The process looks nearly identical every time that the simulation is run This

# The process looks nearly identical every time that

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-The process looks nearly identical every time that the simulation is run. This shows that Radiation is more of a statistical probability distribution for a group of like atoms. xiv) 1) What ideas do you have, to explain the similarities and differences in the data and also your predictions? -The trend remains consistent, in that it is exponential decay. The minute differences in the data points can be attributed to the nature of radiation as a probability distribution. It is likely that ½ of the mass will radioactively decay after it’s half life has passed, and then ¼, ⅛, and so on. 2) Is it reasonable to assume that if you start with 10 atoms of Polonium, that 0.5s later only 5 will remain? What if you start with 500 atoms? -Yes it is, assuming that the t 1/2 for Po is 0.5s. With 500 atoms, at t 1/2 , there will be 250 atoms. Beta Radiation MAIN QUESTION 2: Why does hydrogen become helium after beta decay? A neutron ejects an antineutrino and an electron (beta radiation) and the neutron is then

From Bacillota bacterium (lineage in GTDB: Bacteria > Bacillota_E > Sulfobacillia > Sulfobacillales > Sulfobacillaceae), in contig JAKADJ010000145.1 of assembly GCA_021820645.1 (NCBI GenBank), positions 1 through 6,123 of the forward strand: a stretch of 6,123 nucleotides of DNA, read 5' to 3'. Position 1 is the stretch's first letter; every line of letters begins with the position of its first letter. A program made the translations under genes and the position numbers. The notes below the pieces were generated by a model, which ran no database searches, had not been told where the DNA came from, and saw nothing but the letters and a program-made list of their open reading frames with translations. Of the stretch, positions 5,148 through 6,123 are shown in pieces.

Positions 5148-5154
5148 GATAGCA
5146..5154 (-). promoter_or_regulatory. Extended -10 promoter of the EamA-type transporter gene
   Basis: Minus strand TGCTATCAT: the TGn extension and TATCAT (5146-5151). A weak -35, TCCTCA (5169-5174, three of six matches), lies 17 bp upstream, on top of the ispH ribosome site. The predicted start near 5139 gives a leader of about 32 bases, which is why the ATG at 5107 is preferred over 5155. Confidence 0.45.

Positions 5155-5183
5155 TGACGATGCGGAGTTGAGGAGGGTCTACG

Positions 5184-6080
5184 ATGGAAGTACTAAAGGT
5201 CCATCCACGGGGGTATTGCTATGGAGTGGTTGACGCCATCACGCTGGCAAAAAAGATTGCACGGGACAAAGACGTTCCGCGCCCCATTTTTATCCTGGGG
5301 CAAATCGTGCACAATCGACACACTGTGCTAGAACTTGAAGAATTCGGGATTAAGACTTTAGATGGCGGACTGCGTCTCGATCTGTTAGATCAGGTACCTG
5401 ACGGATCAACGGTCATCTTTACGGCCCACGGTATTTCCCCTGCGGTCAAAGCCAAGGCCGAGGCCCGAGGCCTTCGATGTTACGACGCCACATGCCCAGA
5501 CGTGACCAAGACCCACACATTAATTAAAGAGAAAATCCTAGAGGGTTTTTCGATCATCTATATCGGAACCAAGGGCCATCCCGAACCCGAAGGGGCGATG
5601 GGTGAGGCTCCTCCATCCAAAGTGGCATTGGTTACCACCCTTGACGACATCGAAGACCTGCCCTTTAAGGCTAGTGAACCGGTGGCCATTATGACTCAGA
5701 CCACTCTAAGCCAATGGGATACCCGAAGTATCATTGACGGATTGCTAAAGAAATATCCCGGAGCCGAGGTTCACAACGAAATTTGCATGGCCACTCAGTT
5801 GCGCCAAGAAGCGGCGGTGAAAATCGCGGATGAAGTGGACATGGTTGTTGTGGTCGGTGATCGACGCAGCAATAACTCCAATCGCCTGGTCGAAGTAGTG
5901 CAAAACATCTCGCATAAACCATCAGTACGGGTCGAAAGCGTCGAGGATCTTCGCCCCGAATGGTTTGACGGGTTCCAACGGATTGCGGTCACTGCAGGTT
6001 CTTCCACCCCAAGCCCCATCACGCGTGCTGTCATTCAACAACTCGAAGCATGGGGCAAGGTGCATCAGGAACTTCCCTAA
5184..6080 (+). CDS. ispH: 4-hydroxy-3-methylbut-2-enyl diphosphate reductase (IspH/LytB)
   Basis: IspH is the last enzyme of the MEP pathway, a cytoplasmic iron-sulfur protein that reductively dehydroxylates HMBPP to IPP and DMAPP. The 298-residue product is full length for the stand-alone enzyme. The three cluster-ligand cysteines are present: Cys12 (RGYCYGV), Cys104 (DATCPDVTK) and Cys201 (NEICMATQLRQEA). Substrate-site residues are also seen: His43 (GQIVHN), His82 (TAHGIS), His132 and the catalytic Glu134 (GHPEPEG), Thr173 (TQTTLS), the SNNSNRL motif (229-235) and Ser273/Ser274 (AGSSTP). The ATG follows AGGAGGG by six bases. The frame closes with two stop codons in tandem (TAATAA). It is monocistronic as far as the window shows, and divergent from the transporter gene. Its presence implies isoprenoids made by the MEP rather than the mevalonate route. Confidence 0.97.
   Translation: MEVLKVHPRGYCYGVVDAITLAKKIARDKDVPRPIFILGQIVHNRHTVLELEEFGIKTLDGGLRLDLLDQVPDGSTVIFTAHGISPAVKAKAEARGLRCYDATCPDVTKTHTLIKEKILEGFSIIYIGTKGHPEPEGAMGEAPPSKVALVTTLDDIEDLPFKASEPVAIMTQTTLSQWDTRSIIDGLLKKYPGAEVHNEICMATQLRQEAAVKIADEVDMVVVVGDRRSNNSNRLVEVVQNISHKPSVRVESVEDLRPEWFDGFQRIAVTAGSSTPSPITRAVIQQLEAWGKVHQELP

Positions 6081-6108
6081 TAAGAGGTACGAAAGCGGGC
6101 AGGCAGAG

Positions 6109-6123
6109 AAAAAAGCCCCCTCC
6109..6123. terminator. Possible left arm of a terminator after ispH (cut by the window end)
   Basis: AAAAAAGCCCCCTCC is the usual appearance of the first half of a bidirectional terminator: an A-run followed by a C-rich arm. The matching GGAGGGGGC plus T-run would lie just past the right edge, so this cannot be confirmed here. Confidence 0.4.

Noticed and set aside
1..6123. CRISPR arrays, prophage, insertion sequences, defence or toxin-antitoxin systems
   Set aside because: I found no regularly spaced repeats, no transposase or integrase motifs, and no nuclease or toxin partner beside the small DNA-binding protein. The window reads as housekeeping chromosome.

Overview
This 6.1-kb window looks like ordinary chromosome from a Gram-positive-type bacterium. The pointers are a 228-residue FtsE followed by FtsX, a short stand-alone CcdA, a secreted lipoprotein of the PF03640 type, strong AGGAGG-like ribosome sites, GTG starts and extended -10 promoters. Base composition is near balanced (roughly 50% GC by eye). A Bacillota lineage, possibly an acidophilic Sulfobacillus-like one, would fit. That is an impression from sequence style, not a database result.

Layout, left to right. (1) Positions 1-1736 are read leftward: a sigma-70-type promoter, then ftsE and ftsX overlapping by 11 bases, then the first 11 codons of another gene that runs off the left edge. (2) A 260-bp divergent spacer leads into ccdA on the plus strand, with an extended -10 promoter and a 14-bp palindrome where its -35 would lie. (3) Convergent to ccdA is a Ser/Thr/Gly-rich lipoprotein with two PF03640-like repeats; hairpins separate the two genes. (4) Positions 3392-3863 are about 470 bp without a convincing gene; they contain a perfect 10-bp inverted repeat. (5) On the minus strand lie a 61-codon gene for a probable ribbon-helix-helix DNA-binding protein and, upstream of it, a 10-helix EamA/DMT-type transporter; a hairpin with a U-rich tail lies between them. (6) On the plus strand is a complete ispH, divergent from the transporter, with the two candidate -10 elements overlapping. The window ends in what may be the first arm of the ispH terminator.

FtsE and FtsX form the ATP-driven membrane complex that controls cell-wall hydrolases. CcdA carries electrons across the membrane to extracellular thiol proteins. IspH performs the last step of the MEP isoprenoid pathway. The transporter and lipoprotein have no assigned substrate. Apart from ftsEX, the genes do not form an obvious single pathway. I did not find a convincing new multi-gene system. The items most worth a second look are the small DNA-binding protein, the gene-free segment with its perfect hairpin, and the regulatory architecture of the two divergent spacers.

Physics 1600 with Richard Capobianco - Radiation 3 converted into a proton. 1 3 H → 2 3 He 4 OBSERVATIONS - HYDROGEN NUCLEUS 1) There is a larger blue particle ejected--is this the antineutrino? 2) The smaller green particle may be an electron. 3) The mass remains the same, but the identity changes. 4) The process takes a relatively long time when compared to alpha decay. DATA TABLES (viii, ix) Time, #Hydrogen-3 0 99 5 66 10 58 15 42 20 34 25 26 30 23 35 19 EQUATION: y = 89.217e^-0.046x SPECIAL QUESTIONS iv) 1) Define beta decay - Beta decay converts one proton to a neutron, and in the process, expels an electron and an antineutrino. Khan Academy. Accessed January 24, 2017. . 2) Explain why the mass number remains unchanged after decay -The mass number remains unchanged because the proton is converted to a neutron, which does not change the amu of the atom. xi)
Physics 1600 with Richard Capobianco - Radiation 4 1) Compare and contrast alpha and beta decay processes. Explicitly address the meaning of the term “half-life” for each process.

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